Skip to content
Special Collection
Hard Science

How particle accelerators recreate the Universe’s first moments

In the infant Universe, particle physics reigned supreme.
A digital image of a star's structure superimposed on a futuristic tunnel with neon arrow accents.
NASA / Big Think / Ben Gibson
Key Takeaways
  • Using particle accelerators like the Large Hadron Collider, scientists can replicate the early Universe’s conditions, revealing insights from the Big Bang to the formation of atoms.
  • These experiments shed light on the Universe’s initial moments and its evolution into a complex cosmos filled with stars and galaxies. 
  • This blend of theoretical and experimental physics has dramatically enhanced our understanding of the Universe’s earliest epochs.

The theory of the Big Bang tells of a time nearly 14 billion years ago when the Universe was a much hotter place. But how can we know what the Universe was truly like so long ago? A time machine would work, but that technology hasn’t been invented. So scientists do the next best thing: They use particle accelerators to recreate the conditions of the early Universe in the laboratory. In this way, data generated in particle physics experiments can offer a glimpse into the earliest moments of the cosmos.

However, it’s important to understand both the power and the limitations of this approach. Big Bang theory imagines a series of epochs, each with a characteristic energy and temperature. Not all of these epochs are well understood. For instance, the earliest moments of the Universe remain elusive. They are shrouded in mystery and our understanding is merely a series of educated guesses. However, in a fraction of a second, the conditions of the early Universe quickly transitioned to ones that are testable by modern technology.

Recreating the early Universe

The Large Hadron Collider (LHC), which is the world’s most powerful particle accelerator in operation, accelerates pairs of protons to nearly the speed of light and slams them head-on into one another. The proton’s motion energy is converted into heat energy that reaches temperatures 100,000 times hotter than the center of the Sun — temperatures that were last common in the Universe less than one-trillionth of a second after the Universe began.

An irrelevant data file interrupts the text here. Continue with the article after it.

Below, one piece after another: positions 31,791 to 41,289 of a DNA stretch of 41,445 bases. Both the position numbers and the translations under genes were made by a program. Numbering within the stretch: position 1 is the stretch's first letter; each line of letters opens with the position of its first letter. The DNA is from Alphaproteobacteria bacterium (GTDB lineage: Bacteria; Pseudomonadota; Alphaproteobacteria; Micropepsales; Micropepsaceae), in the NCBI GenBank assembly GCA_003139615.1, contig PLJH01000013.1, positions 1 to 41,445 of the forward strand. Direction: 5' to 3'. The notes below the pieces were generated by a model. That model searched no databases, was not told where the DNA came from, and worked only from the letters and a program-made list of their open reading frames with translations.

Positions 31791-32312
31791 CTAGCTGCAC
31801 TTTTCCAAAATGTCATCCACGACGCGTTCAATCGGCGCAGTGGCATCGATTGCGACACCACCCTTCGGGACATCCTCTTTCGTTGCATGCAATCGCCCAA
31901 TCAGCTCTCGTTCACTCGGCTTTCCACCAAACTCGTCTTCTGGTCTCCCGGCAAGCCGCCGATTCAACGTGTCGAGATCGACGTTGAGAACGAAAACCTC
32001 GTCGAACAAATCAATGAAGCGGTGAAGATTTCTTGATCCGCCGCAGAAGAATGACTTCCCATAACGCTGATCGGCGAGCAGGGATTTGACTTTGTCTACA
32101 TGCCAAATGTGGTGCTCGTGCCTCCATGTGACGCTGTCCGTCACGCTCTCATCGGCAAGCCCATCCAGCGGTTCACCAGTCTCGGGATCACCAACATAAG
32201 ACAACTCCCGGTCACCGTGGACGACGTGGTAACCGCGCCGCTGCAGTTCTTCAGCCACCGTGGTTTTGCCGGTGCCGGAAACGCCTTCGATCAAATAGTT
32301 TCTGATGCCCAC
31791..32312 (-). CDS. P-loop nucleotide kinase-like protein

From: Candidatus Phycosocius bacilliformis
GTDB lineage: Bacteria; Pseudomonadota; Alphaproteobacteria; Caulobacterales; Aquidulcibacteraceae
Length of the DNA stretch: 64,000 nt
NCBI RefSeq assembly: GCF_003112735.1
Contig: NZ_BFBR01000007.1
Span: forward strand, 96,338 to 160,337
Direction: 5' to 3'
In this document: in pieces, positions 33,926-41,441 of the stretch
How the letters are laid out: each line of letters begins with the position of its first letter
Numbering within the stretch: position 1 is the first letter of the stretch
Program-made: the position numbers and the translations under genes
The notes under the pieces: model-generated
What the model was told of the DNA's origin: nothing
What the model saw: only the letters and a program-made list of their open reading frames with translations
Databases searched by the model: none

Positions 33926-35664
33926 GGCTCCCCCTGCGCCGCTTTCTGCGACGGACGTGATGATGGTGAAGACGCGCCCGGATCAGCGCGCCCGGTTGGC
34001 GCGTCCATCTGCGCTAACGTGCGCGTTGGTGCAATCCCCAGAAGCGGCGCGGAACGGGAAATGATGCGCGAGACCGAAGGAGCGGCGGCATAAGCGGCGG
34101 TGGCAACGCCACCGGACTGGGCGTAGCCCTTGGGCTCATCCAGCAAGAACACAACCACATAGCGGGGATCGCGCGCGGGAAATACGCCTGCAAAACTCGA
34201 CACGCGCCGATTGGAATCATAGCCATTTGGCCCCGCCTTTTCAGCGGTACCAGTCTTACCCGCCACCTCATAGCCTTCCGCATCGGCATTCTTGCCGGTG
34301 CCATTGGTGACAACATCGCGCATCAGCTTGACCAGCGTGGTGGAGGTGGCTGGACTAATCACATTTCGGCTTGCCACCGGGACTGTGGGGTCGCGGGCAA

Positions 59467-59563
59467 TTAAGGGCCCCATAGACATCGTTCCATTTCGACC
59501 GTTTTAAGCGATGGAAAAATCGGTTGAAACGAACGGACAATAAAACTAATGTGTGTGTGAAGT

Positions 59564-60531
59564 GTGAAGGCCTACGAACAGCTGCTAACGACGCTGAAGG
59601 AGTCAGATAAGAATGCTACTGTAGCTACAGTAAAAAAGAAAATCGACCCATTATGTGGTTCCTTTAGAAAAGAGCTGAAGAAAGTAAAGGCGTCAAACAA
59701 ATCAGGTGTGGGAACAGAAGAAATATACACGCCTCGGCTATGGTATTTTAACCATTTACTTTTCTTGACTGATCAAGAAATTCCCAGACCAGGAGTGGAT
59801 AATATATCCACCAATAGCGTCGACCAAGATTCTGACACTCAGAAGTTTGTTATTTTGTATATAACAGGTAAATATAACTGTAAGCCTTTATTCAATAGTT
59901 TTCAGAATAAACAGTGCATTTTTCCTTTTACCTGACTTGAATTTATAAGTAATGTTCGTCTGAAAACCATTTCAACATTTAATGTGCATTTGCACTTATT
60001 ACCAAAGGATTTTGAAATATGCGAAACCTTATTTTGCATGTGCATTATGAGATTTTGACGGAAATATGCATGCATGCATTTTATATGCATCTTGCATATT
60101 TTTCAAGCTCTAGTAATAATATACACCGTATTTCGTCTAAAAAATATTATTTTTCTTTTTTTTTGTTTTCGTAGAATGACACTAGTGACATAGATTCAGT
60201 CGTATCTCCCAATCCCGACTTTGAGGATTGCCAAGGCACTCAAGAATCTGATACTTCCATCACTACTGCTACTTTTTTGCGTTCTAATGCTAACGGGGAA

Other experiments have studied the behavior of matter when the expansion of the Universe cooled enough such that the laws of particle physics no longer applied, and the era of nuclear physics commenced. By the time the Universe was just a few minutes old, the makeup of the Universe and the laws that govern it were already locked in place. Three minutes after the Universe began, the nuclei of the primordial hydrogen and helium that made up the first stars already existed (though it would take hundreds of thousands of years before the Universe cooled enough to make atomic hydrogen and helium). After the formation of atoms, gravitational forces dominated for hundreds of millions of years, leading to the creation of the first stars — a point at which nuclear physics once again played a crucial role.

So, which epochs of the early Universe do particle accelerators study? Let’s begin the story during an epoch for which the story is not yet fully understood. At the very early time of about 10-36 to 10-32 seconds after the Universe began, cosmologists believe that the Universe experienced a period of expansion at speeds that exceeded the speed of light. This is called the inflation epoch. There is a lot of circumstantial evidence that this occurred, but there is no definitive confirmation that inflation actually occurred. As of this writing, inflation remains a theoretical proposition.

At the end of inflation, the Universe was hot and dense and quite different from the Universe of today. The Universe was far too hot for atoms to exist. The same was true for protons, neutrons, and quarks, which are the particles found inside protons and neutrons. Even mass and electric charge are thought to have not existed. So, the entire Universe was full of highly energetic and massless particles.

From theoretical physics to experimental insights

Scientists are not entirely sure what happened in the Universe before about 10-13 seconds. One reason is that we lack the technology to concentrate enough energy to study those early times. However, the LHC allows them to collide together pairs of protons traveling at nearly the speed of light. The maximum energy generated in one of those collisions will generate temperatures last common in the Universe 10-13 seconds after it began.